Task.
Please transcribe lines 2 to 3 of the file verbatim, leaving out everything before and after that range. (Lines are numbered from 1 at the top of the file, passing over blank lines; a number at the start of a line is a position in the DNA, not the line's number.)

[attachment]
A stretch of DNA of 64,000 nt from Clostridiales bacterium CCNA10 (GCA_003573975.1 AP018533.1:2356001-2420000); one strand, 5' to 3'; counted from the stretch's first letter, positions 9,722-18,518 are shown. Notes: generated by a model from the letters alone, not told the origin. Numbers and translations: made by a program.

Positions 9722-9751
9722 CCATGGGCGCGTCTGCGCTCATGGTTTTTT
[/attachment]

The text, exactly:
Positions 9722-9751
9722 CCATGGGCGCGTCTGCGCTCATGGTTTTTT